– rhythm — the line should have some relationship to the lines around it such that it carries along or disrupts established rhythms,

– sound — the sounds in the line should have some kind of resonance with the idea of the poem or, again, be part of a larger sonic pattern in the poem.

And that’s just what I come up with off the top of my head.

The line break itself should have a purpose — to suggest, to control the reader’s pace: hurry the reader along or stop him in his tracks, to hint or wink, to emphasize, argue, and again it also can have sonic responsibilities in the form of, well, silence.

Not every line in every poem necessarily carries weight. Sometimes you just have to get from point A to point B. But the editing process should include serious consideration of each line and its integrity. This is the great fun of writing poetry, for heaven’s sake! Otherwise, just write prose. Prose is fine too.

Beneath the Skin: Levels of Editing Poems

As I brood over my newest batch of poems, and cast a crabby eye on the previous batch, as yet unpublished, it seems to me that editing can be focused on three levels.

There’s the level of the text on the page:

– Are the verbs active and surprising enough?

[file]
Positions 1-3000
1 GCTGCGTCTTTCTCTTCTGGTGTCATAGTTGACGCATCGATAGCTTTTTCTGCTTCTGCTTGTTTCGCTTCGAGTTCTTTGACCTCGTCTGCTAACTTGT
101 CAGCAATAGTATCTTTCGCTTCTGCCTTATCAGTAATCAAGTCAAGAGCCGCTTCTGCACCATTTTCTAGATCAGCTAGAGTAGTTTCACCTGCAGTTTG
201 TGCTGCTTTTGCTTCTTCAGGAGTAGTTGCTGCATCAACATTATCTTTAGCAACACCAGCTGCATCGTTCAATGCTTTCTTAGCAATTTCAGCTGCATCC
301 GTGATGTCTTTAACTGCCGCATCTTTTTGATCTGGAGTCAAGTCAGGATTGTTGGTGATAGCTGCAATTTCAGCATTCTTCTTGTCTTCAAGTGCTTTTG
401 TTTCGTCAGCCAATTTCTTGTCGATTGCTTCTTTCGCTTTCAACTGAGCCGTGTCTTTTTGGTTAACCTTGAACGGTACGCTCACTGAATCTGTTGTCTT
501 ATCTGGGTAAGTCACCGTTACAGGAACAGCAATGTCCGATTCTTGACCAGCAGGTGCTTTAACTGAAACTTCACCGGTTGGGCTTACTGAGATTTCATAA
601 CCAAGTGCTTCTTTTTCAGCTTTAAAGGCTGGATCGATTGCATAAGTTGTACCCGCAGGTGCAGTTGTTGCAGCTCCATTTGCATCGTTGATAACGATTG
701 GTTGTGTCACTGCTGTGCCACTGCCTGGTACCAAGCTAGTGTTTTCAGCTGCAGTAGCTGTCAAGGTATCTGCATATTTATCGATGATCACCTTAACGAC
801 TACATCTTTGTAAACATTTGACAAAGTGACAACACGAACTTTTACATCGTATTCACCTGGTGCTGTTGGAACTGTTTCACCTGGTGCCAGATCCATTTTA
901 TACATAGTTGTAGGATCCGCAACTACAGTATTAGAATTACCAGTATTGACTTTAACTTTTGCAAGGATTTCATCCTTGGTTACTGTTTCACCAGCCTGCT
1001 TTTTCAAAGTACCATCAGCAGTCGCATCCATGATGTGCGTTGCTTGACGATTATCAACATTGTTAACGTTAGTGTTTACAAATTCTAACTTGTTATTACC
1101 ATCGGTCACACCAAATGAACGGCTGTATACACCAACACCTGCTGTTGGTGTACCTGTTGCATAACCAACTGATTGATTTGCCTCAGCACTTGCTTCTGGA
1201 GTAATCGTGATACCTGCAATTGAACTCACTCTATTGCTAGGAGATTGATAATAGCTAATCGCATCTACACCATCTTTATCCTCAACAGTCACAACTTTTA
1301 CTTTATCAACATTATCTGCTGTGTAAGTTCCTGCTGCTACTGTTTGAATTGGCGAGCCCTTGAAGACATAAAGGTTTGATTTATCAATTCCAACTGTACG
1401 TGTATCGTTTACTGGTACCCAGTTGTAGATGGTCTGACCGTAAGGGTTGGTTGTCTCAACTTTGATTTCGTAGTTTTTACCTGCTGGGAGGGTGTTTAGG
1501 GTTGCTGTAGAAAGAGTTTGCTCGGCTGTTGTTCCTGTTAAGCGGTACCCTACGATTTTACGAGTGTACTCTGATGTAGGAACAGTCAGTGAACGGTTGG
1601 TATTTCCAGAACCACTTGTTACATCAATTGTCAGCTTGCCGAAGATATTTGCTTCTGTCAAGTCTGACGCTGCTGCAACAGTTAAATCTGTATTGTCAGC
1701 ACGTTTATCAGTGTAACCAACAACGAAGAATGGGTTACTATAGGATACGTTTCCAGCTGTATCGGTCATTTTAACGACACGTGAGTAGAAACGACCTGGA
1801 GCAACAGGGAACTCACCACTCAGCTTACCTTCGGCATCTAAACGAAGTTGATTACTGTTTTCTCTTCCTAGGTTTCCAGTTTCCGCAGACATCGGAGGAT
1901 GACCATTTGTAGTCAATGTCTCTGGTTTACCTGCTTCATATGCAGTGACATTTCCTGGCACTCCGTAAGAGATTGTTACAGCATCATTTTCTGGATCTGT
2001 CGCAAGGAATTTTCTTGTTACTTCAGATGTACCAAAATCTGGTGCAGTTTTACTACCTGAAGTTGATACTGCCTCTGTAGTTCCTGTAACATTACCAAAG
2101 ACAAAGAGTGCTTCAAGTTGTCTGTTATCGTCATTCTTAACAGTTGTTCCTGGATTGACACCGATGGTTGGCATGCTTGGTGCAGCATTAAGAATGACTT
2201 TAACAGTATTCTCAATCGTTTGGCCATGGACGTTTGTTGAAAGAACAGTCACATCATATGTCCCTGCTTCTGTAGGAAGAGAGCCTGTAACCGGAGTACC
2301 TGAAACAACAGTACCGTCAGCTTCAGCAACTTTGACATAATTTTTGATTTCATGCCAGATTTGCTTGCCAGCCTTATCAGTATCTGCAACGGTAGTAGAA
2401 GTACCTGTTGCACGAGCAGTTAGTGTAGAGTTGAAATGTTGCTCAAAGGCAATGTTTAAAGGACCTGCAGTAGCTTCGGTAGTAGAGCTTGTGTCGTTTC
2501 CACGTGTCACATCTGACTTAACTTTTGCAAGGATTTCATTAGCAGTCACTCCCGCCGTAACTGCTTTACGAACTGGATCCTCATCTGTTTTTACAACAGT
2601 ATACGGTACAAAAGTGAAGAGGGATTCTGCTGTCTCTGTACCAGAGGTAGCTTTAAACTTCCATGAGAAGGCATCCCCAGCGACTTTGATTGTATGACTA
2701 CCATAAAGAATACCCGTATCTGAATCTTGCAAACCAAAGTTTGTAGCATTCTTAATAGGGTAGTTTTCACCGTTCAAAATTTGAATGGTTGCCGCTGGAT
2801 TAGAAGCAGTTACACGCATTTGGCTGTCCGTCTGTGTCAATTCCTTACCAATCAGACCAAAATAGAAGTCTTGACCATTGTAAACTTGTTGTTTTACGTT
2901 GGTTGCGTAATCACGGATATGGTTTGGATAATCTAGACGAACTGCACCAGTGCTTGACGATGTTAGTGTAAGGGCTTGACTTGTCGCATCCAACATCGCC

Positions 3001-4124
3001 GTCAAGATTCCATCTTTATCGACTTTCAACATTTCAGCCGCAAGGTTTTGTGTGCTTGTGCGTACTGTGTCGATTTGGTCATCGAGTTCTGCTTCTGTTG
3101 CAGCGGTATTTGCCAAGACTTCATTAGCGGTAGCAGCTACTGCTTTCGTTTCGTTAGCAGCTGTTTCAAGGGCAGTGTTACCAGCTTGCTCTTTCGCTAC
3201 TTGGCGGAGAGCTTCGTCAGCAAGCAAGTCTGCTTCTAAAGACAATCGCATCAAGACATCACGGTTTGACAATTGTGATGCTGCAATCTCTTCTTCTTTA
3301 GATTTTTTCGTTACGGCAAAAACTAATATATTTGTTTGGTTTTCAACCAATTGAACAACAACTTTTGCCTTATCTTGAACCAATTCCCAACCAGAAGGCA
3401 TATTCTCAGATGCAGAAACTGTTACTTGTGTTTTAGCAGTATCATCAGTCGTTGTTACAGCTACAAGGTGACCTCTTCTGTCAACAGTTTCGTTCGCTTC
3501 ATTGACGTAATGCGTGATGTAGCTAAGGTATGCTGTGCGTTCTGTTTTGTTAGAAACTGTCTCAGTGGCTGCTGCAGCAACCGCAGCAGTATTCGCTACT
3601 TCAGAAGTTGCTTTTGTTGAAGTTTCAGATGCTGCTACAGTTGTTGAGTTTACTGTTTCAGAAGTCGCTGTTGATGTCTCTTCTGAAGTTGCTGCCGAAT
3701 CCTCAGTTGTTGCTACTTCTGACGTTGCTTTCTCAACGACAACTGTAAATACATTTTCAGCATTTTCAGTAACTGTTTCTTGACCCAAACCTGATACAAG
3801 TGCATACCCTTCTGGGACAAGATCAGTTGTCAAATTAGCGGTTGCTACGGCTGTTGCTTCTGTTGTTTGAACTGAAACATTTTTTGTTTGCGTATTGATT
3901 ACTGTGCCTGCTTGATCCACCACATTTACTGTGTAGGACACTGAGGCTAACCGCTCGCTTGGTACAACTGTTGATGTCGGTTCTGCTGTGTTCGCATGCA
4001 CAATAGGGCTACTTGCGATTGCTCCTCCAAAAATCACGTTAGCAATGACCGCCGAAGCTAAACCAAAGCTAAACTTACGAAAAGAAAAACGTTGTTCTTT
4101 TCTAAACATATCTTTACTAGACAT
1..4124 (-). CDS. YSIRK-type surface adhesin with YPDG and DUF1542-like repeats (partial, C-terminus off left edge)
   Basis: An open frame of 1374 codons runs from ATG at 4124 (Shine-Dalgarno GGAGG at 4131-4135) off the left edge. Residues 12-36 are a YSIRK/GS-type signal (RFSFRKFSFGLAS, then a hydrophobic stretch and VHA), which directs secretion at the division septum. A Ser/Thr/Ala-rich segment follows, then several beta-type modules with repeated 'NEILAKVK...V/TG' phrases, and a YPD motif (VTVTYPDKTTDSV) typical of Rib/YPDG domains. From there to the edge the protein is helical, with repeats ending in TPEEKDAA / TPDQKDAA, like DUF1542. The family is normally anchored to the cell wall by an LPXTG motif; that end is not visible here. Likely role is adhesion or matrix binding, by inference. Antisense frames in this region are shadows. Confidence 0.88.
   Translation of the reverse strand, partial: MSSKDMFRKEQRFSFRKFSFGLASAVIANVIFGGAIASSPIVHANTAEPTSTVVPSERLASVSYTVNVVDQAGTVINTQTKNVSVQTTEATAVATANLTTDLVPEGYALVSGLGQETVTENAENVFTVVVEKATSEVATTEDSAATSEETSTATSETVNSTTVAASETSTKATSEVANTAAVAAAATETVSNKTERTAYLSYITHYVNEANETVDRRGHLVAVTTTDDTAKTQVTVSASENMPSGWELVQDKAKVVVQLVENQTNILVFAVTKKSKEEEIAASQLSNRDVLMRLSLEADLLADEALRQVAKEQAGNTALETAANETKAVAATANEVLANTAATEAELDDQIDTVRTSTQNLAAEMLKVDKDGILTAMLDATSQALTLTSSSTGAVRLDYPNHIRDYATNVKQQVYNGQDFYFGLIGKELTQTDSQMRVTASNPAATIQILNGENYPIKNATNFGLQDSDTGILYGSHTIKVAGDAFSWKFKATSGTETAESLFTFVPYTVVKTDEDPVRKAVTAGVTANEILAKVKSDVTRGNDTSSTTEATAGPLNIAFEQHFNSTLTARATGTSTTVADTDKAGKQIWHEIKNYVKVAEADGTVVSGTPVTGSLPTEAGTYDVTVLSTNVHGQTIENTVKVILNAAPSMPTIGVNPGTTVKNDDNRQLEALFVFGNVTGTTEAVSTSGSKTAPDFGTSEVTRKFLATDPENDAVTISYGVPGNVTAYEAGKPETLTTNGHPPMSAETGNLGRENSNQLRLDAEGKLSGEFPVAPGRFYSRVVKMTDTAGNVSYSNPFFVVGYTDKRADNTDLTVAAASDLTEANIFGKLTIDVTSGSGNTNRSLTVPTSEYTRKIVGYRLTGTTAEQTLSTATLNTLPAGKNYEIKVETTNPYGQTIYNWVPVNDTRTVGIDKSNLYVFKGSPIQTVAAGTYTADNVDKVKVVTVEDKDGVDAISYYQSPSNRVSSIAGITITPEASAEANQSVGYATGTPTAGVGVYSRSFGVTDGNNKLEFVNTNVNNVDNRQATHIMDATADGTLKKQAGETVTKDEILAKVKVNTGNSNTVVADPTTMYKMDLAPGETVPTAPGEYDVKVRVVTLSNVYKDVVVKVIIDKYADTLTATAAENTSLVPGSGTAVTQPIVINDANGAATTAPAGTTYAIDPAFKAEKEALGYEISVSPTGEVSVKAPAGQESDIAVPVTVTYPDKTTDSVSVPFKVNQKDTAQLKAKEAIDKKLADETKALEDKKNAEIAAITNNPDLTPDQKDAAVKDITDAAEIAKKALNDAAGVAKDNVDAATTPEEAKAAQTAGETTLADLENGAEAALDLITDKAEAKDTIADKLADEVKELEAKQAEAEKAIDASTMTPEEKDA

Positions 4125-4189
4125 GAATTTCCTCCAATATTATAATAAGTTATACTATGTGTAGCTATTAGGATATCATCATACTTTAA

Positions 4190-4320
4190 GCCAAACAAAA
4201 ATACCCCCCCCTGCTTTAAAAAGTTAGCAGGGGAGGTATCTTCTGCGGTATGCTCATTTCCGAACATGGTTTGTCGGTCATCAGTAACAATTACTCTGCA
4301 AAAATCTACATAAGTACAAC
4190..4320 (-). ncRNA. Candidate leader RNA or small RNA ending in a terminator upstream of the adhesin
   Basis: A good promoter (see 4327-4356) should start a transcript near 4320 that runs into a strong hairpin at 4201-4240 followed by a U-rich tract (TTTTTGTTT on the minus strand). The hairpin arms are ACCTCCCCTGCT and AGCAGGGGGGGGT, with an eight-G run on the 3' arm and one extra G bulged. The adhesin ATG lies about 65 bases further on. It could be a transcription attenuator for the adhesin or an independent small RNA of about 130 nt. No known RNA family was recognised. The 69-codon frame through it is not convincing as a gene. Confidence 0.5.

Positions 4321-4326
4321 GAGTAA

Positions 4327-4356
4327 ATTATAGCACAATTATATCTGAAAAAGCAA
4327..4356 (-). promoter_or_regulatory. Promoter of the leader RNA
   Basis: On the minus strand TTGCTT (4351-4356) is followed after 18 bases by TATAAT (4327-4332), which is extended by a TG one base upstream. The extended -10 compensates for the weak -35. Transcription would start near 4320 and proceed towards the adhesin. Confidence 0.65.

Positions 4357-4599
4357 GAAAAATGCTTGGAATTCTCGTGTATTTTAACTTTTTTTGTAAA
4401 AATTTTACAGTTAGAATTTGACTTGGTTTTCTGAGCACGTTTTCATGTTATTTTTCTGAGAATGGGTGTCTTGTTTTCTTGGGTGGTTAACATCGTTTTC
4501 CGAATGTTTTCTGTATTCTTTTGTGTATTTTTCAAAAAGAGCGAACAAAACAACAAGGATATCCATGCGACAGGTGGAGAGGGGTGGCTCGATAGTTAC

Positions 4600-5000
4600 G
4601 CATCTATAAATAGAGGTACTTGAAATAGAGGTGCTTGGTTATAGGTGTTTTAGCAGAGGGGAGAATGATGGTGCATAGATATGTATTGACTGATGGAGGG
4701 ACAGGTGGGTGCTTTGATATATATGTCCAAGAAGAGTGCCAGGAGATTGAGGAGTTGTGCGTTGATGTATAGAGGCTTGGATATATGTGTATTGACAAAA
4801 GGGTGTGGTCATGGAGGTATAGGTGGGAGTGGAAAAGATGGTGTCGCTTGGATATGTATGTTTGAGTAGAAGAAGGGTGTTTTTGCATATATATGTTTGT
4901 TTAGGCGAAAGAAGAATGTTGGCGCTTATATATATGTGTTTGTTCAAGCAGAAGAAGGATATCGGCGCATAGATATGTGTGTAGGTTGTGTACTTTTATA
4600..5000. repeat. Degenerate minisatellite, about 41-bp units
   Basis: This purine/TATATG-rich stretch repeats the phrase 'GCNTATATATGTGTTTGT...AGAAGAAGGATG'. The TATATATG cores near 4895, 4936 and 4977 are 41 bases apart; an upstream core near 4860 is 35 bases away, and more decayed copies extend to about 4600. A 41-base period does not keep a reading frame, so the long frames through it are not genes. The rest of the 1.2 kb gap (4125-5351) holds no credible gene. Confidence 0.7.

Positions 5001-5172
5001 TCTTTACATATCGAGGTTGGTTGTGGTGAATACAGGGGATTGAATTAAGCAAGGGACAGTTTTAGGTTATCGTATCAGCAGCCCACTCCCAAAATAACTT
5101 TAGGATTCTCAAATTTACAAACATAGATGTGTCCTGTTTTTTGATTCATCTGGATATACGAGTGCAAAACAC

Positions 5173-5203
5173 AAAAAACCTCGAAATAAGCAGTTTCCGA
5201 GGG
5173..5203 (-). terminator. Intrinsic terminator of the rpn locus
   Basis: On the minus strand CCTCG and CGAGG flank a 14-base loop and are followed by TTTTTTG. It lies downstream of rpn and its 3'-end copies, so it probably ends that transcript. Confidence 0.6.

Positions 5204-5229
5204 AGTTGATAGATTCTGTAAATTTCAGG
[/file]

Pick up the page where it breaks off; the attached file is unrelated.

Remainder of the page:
– Are the nouns specific and image-based enough?

– Are there too many articles? Not enough?

– Are the adjectives and adverbs necessary and are they doing enough heavy lifting?

– Are the line breaks serving purposes?

– Do most of the lines have integrity or heft (rather than just being throw-away lines to get to the next meaty bit)?

– Is punctuation serving clarity? If you’ve eschewed punctuation, is that serving the poem?

– Have you paid attention to sound and silence and rhythm? Are they serving the poem?

– If you’re using a form, does the content serve the form or the form serve the content?

– Is the white space serving the poem?

There’s the level of intention:

Is the poem doing what you intended, expressing what you want to express? (Do you know what you are trying to express?) Is it trying too hard? Is it not trying hard enough? Have you brought enough emotional/philosophical depth to the undertaking? Are the images/experiences/ideas sufficiently and deeply, specifically personal such that they become universal?

Then there’s the level of what I think of as ambition: